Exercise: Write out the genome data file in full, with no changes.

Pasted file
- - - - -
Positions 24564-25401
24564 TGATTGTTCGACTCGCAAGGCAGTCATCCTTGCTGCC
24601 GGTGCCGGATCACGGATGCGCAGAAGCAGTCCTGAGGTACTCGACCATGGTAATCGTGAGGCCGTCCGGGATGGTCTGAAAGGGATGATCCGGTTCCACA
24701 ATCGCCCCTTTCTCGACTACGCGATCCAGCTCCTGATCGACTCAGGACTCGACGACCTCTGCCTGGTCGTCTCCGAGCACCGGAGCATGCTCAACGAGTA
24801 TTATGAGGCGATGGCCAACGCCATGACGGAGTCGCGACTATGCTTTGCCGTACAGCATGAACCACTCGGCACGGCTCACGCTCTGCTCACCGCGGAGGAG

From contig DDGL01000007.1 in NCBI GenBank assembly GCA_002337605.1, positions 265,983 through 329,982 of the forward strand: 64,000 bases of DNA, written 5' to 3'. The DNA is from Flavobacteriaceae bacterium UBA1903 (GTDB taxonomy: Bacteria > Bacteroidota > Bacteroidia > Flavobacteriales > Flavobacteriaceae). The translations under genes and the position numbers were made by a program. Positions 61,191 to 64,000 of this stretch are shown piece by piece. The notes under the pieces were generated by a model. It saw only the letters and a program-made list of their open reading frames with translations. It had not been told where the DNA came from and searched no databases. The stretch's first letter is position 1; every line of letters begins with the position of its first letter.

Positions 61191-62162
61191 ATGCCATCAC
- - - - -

Positions 24564-25401
24564 TGATTGTTCGACTCGCAAGGCAGTCATCCTTGCTGCC
24601 GGTGCCGGATCACGGATGCGCAGAAGCAGTCCTGAGGTACTCGACCATGGTAATCGTGAGGCCGTCCGGGATGGTCTGAAAGGGATGATCCGGTTCCACA
24701 ATCGCCCCTTTCTCGACTACGCGATCCAGCTCCTGATCGACTCAGGACTCGACGACCTCTGCCTGGTCGTCTCCGAGCACCGGAGCATGCTCAACGAGTA
24801 TTATGAGGCGATGGCCAACGCCATGACGGAGTCGCGACTATGCTTTGCCGTACAGCATGAACCACTCGGCACGGCTCACGCTCTGCTCACCGCGGAGGAG

From contig DDGL01000007.1 in NCBI GenBank assembly GCA_002337605.1, positions 265,983 through 329,982 of the forward strand: 64,000 bases of DNA, written 5' to 3'. The DNA is from Flavobacteriaceae bacterium UBA1903 (GTDB taxonomy: Bacteria > Bacteroidota > Bacteroidia > Flavobacteriales > Flavobacteriaceae). The translations under genes and the position numbers were made by a program. Positions 61,191 to 64,000 of this stretch are shown piece by piece. The notes under the pieces were generated by a model. It saw only the letters and a program-made list of their open reading frames with translations. It had not been told where the DNA came from and searched no databases. The stretch's first letter is position 1; every line of letters begins with the position of its first letter.

Positions 61191-62162
61191 ATGCCATCAC